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The taxing journey towards food security

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  • Panda farmers want GMOs
  • Decry lack of water for irrigation
  • Lack of land in Panda hinders expansion

KEABETSWE NEWEL

While it is illegal for local farmers to produce Genetically Modified Organisms (GMOs), government spends in excess of P100 million annually importing GMO maize from South Africa, money which could be spent on local farmers, if producing GMOs was allowed.

As a result of the Pandamatenga farmers’ production, Botswana is self-sufficient in sorghum production and cowpeas, but still lags behind when it comes to maize production. Domestic demand in maize is at 190 000metric tones ( mt), but local farmers produce around 20 000 mt, which means Botswana imports 160 000 mt of maize annually, mostly from South Africa.
According to Herman Venter , Chairman of the Pandamatenga Farmers Association, the 160 000 mt of maize imported from South Africa is GMO.

“We do not see reasons why laws cannot be amended to allow farmers here to produce GMOs. Should laws be amended, we could as a country be self sufficient in maize production,” he said, adding that unlike sorghum, organic maize needs water, but the climate conditions in Botswana are not favourable for that. In GMOs however, he said, seeds and plants can be biologically modified to favour a specific climatic condition.

Herman is the Managing Director (MD) of Prospects Visions a company that operates a 2000 hector farm. He was speaking to The Botswana Gazette at a media tour of the Pandamatenga farms sponsored by the National Development Bank (NDB). Further, another farmer Carel Viljoen, MD of Eastfort Holdings also believes that GMOs could lead to sustainable food production. Vijoen’s company operates a farm in excess of 2000 hectors. He said producing GMOs is cheaper because it requires less input costs.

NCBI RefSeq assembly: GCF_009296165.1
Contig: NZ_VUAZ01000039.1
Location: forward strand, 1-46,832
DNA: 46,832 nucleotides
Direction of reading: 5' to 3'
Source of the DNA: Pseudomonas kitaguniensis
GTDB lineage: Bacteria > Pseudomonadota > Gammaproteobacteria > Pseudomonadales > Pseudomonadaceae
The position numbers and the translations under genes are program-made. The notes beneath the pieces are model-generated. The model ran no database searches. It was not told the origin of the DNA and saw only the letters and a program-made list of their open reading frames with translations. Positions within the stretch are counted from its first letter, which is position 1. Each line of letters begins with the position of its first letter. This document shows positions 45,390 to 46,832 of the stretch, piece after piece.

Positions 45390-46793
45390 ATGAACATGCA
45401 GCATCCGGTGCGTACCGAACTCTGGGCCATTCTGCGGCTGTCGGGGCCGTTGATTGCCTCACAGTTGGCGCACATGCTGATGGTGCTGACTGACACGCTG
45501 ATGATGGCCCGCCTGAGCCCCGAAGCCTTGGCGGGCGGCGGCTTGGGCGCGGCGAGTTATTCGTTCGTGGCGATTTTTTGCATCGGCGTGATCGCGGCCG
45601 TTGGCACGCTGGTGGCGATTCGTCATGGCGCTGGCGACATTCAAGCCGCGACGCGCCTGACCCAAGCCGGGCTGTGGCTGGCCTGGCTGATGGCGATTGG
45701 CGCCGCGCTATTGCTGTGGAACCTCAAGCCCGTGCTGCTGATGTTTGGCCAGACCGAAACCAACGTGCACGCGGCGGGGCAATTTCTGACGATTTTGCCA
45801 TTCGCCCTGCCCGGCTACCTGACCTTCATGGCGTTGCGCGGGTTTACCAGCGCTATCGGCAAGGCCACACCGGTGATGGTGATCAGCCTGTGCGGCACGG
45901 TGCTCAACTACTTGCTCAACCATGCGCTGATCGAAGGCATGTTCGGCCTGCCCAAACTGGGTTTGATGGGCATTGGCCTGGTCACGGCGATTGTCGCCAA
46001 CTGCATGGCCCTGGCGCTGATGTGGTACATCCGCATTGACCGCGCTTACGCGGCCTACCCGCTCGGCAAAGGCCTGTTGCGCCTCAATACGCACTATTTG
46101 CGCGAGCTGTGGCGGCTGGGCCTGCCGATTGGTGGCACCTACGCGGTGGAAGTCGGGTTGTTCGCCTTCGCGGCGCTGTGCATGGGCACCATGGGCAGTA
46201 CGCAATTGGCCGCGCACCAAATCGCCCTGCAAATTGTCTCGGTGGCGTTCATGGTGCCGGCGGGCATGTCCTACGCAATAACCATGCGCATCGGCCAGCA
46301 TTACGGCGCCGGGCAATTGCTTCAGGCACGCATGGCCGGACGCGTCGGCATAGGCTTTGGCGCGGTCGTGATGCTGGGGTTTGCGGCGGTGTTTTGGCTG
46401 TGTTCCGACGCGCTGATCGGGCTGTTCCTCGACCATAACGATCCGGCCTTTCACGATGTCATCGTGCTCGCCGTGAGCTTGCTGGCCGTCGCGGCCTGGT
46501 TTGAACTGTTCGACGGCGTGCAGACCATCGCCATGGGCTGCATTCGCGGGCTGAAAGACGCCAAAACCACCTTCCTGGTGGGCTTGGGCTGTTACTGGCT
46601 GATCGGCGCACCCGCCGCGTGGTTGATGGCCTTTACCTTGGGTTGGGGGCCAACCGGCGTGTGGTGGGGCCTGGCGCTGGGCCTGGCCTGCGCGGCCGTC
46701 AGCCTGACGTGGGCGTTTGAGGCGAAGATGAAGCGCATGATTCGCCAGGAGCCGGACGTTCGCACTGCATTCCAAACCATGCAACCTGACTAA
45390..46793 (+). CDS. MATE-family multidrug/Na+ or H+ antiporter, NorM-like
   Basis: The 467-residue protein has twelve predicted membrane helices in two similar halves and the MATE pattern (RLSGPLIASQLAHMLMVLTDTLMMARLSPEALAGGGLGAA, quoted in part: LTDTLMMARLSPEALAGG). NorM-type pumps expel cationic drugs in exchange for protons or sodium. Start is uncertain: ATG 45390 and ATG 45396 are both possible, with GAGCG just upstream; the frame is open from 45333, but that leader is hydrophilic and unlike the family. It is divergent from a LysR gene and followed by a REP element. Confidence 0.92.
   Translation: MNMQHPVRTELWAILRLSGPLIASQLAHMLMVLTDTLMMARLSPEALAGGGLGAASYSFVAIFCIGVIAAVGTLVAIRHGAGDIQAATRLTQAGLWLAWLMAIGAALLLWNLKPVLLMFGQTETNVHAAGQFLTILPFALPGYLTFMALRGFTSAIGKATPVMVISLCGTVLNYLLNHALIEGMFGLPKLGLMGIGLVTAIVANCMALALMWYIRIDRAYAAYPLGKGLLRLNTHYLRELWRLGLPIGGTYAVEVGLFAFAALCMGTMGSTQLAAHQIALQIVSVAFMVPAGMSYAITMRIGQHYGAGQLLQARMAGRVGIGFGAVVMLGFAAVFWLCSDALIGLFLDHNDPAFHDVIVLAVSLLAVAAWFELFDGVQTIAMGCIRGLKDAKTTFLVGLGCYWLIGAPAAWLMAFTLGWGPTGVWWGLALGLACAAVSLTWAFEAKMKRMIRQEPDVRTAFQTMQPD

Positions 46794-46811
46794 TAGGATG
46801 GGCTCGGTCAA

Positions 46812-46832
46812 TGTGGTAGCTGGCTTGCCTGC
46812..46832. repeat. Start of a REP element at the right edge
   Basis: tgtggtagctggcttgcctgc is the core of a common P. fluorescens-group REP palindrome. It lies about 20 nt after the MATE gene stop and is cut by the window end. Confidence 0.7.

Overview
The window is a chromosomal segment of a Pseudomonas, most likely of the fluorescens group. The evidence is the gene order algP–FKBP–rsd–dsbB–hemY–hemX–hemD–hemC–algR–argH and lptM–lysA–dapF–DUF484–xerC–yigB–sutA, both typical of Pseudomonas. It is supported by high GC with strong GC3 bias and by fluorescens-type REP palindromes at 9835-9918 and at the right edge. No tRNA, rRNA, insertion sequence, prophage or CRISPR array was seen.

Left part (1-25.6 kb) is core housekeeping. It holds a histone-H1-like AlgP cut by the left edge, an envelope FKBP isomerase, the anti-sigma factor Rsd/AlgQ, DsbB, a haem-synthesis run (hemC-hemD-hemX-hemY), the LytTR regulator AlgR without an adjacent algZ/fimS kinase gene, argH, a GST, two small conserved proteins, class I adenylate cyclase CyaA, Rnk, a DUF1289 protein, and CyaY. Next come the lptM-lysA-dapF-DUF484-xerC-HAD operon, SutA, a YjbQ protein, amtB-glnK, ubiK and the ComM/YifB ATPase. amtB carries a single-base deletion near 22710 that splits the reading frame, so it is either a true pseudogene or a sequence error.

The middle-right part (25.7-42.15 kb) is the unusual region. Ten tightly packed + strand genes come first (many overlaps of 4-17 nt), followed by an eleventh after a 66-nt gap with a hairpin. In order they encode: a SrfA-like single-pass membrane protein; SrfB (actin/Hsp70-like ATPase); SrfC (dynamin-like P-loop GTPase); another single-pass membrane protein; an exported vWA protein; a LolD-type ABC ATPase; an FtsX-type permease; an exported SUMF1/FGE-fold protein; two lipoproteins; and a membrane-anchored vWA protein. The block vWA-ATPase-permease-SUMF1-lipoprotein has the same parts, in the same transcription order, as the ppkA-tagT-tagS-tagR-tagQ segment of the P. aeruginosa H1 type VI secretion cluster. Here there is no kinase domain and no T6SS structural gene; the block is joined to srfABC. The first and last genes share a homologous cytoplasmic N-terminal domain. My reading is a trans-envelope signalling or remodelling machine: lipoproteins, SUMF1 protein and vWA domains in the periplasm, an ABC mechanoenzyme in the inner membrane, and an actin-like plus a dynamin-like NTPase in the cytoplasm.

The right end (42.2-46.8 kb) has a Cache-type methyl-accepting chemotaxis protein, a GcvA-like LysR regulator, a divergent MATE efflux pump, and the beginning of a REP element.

Another hindrance to food security according to both Vijoen and Venter, chairman of the association, there is no land to expand their farms in Pandamatenga. “We are waiting to see if government will avail more land, because we want to expand production,” they said.

According to Viljoen, the farmers also want to start irrigating because of drought and limited rainfall. “Through irrigation, we can produce crops on a rotational basis throughout the year and significantly increase our production,” he said, adding that there is no water in Pandamatenga. “Government should connect water here and we will irrigate,” he said. Pandamatenga farmers use water from their owned drilled boreholes. They also use their own solar produced power.

In a previous engagement, Botswana Agricultural Marketing Board (BAMB) Chief Executive Officer (CEO) Leonard Morakaladi said the commercial and even subsistence farmers are facing a very difficult time, which is expected to result in below average produce.

BAMB procures most from the Pandamantenga and the Mosisedi commercial farmers.

During the 2017/2018 harvest year BAMB purchased just 41 107 tonnes of produce from the both the commercial and subsistence farmers. This is despite that Batswana annually consume around 120 000 tonnes of grain. Last year BAMB was forced to supplement the grain by procuring from the neighbouring countries especially South Africa.During the 2017/18 harvest period however, BAMB purchased 28 659 t of sorghum, at the value of P72.9 million from local farmers. It further procured 3 232 t of pulses to the tunes of P28.7 million while white and yellow maize, 5 133 t and 4 082t were procured at the cost of P10.5 million and P8.5 million respectively. In total over 41 107 t of produce was procured at the cost of over P120 million.

It emerged, according to the BAMB CEO, that in Stock holdings, the current stock levels of grains held by the board comprised of 48 000Metrictonnes (Mt) of sorghum, 1500 metric tonnes (Mt) of sorghum , 1500 Mt of white maize ad 2000 Mt of pulses for the Strategic Grain Reserves (SGR). “The current stock levels can sustain the country up to the start of the new harvest in July 2019,” he said.

The 41 107 Mt of produce was even below the 70 000Mt of BAMB’s storage capacity at the SGR.

BAMB, which manages government Strategic Grain Reserves (SGR) can take up a maximum of 70 000 Mt of stock. The stock comprises of 30 000Mt of sorghum, 30 000Mt of maize and 10 000Mt of cowpeas.

Morakaladi revealed that of the current total grain stocks in the SGR, 30 000t is sorghum, 2000t is pulses while maize is at zero for SGR. Morakaladi said it need to be replenished to full capacity at 30 000t or at least at minimum levels of 10 000t urgently. Morakaladi said that while they are waiting for the harvest period of July, all indications are that production will be below par, which will lead to shortage of grain and a hike in prices since demand will be high and competing with limited supply.

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